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Sir Richard Browne
Sir Richard Browne.jpg
Member of the United Kingdom Parliament
for City of London
In office
Preceded by
Succeeded byIsaac Penington
Member of the United Kingdom Parliament
for City of London
In office
Preceded byIsaac Penington
Succeeded by
Lord Mayor of London
In office
Preceded bySir Thomas Allen, 1st Baronet
Succeeded bySir John Frederick

Sir Richard Browne, 1st Baronet (c. 1610 – 24 September 1669) was a major-general in the English Parliamentary army during the English Civil War. He was subsequently Lord Mayor of London.

Browne was born sometime prior to 1616, to John Browne (alias Moses) of Wokingham in Berkshire and his wife, Anne Beard. He was a member of the Worshipful Company of Woodmongers in 1634.

In June 1644 Browne became a major general for the parliamentary Oxfordshire, Buckinghamshire and Berkshire Regiments and set up his headquarters at Abingdon in order to harass the King's men at nearby Oxford. He was at the Siege of Oxford and received King Charles upon his hand-over by the Scots. He was elected Member of Parliament for Wycombe in October 1645.[1] He became an alderman of the City of London for Langbourn ward on 29 June 1648 and was Sheriff of the City of London to 11 December 1649.[2] He was secluded under Pride's Purge in December 1648, and was imprisoned for a period after being accused of conspiracy with the Scots.

Browne was elected MP for City of London in 1656 for the Second Protectorate Parliament.[1] He was admitted to the Worshipful Company of Merchant Taylors on 10 December 1656.[2] He was re-elected MP for the City of London in 1659 for the Third Protectorate Parliament.[1] He became disillusioned with the protectorate and was one of those who called for the return of the monarchy. In April 1660 he was elected MP for the City of London for the Convention Parliament.[1] He met Charles II at the head of his triumphal procession into London.

Browne was knighted in March 1660 and created a baronet on 22 July 1660. He became alderman for Langbourn ward again in 1660 and was elected Lord Mayor of London in 1660.[2] He was instrumental in putting down Venner's Rising of 1–4 January 1661, leading the Yellow Regiment of the London Trained Bands. In 1661 he was elected MP for Ludgershall in the Cavalier Parliament and sat until his death in 1669.[1]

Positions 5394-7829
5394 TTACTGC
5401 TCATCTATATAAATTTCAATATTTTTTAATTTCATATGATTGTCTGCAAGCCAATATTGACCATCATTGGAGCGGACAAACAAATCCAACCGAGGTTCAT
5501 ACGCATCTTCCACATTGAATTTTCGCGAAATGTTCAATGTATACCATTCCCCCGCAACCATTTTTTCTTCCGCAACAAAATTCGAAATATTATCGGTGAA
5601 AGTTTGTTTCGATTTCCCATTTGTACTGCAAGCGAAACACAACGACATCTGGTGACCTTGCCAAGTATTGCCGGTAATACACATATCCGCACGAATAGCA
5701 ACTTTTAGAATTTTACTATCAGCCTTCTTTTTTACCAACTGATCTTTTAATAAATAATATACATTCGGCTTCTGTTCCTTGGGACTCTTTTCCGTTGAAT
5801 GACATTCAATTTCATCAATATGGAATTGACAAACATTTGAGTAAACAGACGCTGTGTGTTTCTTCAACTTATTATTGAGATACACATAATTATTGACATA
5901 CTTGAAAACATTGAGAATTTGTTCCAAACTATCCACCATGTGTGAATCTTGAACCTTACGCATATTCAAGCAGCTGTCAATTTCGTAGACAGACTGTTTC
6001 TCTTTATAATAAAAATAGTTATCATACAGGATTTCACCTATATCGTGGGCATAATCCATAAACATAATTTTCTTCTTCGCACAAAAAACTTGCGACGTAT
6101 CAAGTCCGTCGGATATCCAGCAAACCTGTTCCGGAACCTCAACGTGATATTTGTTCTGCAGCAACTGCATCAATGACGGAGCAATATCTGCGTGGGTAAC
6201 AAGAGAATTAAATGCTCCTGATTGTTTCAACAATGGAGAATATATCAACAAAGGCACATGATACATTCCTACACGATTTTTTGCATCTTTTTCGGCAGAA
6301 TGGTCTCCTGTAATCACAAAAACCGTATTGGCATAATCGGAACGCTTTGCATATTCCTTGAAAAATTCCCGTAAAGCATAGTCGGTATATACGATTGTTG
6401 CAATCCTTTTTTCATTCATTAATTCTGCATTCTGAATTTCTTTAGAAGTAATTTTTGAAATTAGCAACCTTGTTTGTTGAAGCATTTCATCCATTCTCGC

Browne lived at Debden Manor, near Saffron Walden, in Essex which he had purchased before May 1662. He died intestate at Debden on 24 September 1669. He had children: Sir Richard Browne and Sir John Browne


  • The Complete Baronetage (c. 1900, reprinted 1983)
  • Leslie Stephen (ed.). (1886). Dictionary of National Biography

External links

Parliament of England
Preceded by
Thomas Adams
Thomas Foote
William Steele
John Langham
Samuel Avery

Andrew Riccard

Member of Parliament for City of London
With: Theophilus Biddulph
John Jones 1656–1659
Thomas Adams 1656
Thomas Foote 1656
Sir Christopher Pack 1656
William Thompson 1659
Succeeded by
Isaac Penington
Preceded by
Isaac Penington
Member of Parliament for the City of London
With: William Wilde
William Vincent
John Robinson
Succeeded by
John Fowke
Sir William Thompson
William Love
John Jones
Baronetage of England
Preceded by
New creation
(of London)
Succeeded by
Richard Browne

5 Annotations

Bill  •  Link

Richard Brown, a major-general of the Parliament forces, citizen of London and a woodmonger; Sheriff of London, 1647. He was imprisoned for five years, but in Richard Cromwell's Parliament he was one of the members for London. He was one of the deputation from the City of London to Charles II. at Breda, and he and his eldest son were knighted. Lord Mayor, 1660; he was created a baronet for his prompt action during Venner's insurrection, and the City rewarded him with a pension of £500. He died September 24th, 1669.
---Wheatley (1894).

"and the members of the City that are in prison to be set at liberty" says Pepys on Feb 21, 1559/1660. Wheatley says that Browne was among this group.